Still, it's a step in the right direction.

XBMC ported to Apple TV

Cult of Mac reports that XBMC has been ported to the second-generation Apple TV.

The new port of XBMC not only makes the second-gen AppleTV one of the cheapest devices out there that can run XBMC short of a used Xbox, but it also adds some lovely functionality to Apple’s woefully slim-featured set-top box, including the ability to pump out 1080p video, play a myriad of codecs and web content natively, as well as install and expand your experience with new apps.

My original Xbox running XBMC was, hands down, the best media centre I've ever owned. It never once complained about codecs and it ran silky smooth. In fact, I still keep it hidden under my TV for emergencies. The only problem with it is the hardware itself. The Xbox is bulky, noisy, ethernet-only, and has no remote control, so when I use it, I'm forced to use the monstrously huge Xbox controller, with its cable draped across my living room.

I had been thinking about getting a Boxee box, but slightly went off the idea after reading Jon Hicks' lukewarm review. The availability of XBMC on the ATV2 nails it for me. My next toy.


Adrian Wreckler - Meet the Monaghan lass with 345,000 Twitter followers

Sinead Duffy is a lifecoach (with her own company, Great Minds) who has set up the mother of all Twitter accounts. Called Greatest Quotes, it's an auto-tweeting feed of... greatest quotes. Astonishingly, Greatest Quotes is growing by 10,000 followers per week. That's almost as much as Ashton Kutcher.

Ah, you think -- that's a bit of a swizz. Sure, just set up a few RSS feeds and let it take off; that's not a real account.

Think again. Because of this account, Duffy is getting business online. And it's cash upfront. "I coach select overseas clients via Skype and charge through Paypal," she tells me. "It's mostly through Twitter that potential clients find me."

Who's laughing now?

Coaching. "Select overseas clients". From a Twitter account that spews out 'greatest quotes'.

Sometimes I think this recession hasn't hit hard enough.

Blu-Ray Hassles

Marco Arment:

In fact, aside from the fact that Blu-Ray’s high definition picture is so ridiculously gorgeous, the whole format is demonstrably worse than what came before it.

Khoi Vinh

Agreed. I’ve only used Blu-Ray on a PS3, which is probably better than most standalone players, but all of the consumer-hostile “features” of DVDs — unskippable logos, previews, warnings, and disclaimers, long animation delays before menu activation, custom-themed interfaces that make everything more difficult — has advanced to new levels of hassles, delays, restrictions, and annoyances. Granted, I probably own more Blu-Rays than I should (I'm slowly weaning myself off physical media), but each time I pop a new disc into my PS3 and wait the full three-to-five minutes for my movie to actually begin, I say "This is why people pirate movies".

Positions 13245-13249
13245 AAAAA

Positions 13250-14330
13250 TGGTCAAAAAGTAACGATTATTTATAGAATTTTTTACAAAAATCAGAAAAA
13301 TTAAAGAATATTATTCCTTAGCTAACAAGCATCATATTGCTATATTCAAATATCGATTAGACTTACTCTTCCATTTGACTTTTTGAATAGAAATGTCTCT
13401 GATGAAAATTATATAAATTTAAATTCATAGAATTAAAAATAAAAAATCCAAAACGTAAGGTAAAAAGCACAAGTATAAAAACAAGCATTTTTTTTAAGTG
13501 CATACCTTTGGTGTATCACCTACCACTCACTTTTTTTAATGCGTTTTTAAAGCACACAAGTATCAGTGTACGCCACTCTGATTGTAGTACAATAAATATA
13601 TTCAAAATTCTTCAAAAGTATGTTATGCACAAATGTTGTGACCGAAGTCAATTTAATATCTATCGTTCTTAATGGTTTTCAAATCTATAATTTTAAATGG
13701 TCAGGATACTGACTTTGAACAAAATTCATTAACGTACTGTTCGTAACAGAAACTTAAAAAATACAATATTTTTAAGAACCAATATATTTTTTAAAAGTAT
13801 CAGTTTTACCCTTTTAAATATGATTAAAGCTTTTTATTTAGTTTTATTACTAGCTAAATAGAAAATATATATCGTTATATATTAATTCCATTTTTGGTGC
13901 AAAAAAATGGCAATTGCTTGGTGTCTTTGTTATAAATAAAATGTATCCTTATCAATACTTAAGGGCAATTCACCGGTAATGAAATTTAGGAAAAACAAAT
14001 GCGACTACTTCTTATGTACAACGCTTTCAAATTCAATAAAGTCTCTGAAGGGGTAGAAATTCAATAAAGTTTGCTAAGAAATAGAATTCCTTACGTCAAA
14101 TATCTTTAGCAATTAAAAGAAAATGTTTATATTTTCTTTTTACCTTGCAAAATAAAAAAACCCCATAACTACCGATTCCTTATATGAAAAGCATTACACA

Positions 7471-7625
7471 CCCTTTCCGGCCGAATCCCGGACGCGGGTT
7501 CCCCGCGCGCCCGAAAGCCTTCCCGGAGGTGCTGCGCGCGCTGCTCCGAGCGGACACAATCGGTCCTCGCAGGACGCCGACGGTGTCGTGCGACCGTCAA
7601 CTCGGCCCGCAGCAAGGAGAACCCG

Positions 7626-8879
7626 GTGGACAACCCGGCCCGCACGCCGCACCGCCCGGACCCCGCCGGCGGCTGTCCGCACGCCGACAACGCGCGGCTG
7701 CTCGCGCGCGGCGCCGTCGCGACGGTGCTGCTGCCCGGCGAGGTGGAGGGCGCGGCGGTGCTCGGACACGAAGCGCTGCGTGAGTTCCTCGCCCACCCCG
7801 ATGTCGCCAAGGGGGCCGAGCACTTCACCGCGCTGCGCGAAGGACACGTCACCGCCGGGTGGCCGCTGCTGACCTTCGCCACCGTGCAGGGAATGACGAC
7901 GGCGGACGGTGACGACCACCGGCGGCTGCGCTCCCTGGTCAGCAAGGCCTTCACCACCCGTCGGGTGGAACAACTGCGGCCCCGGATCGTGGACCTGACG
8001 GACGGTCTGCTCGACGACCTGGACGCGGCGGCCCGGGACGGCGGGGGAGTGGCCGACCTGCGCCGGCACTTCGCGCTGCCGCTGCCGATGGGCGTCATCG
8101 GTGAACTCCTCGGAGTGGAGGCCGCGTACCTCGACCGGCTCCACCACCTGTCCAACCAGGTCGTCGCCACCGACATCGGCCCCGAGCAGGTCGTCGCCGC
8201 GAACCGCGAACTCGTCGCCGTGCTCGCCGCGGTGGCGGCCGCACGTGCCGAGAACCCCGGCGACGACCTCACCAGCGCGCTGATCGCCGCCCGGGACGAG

Although recently, I'm noticing a disturbing trend in the pre-movie junk. Where there used to be the "You wouldn't steal a car" warning, some studios are now putting a message to say "Thank you for buying a legitimate copy of this movie". Except the whole thing is done in a comedy voice, kind of like the E4 announcer, which makes the whole thing seem really insincere. Which is a step in the right direction, I suppose -- at least they're no longer treating consumers as potential criminals -- but it's a long way from what consumers actually want, which is quick access to the movie they just bought.


The slowness of genius is hard to bear, but the slowness of mediocrity is intolerable

-- Henry Thomas Buckle, after his chess opponent took so long to finish a move that Buckle had time to write two chapters of a book on the history of civilisation. Buckle won the game.

The Beauty of Pixar →

What does it say about a studio whose worst movie is merely great? It says that you can put together a fantastic 7-minute montage of great Pixar moments and still only have scratched the surface.

The Beauty of Pixar

What does it say about a studio whose worst movie is merely great? It says that you can put together a fantastic 7-minute montage of great Pixar moments and still only have scratched the surface.